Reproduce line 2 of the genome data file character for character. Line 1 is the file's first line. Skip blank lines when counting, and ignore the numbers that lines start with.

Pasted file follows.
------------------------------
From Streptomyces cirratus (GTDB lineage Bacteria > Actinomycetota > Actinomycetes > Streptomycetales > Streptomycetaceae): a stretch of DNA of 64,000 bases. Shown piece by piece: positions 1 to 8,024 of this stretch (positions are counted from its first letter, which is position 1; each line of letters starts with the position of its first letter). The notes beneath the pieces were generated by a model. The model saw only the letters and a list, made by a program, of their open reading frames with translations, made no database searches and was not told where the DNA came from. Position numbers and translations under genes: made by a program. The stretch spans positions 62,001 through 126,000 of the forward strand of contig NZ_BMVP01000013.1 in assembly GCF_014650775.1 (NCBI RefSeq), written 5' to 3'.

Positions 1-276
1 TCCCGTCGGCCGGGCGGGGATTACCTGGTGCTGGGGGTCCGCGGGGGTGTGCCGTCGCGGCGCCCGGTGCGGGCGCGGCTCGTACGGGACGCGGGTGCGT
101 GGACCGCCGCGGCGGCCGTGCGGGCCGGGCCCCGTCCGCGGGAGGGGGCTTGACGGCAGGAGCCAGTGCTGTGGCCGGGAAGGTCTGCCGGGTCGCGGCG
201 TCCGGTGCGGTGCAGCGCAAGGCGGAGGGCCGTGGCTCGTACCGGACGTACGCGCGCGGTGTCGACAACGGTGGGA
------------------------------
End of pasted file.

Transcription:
Positions 1-276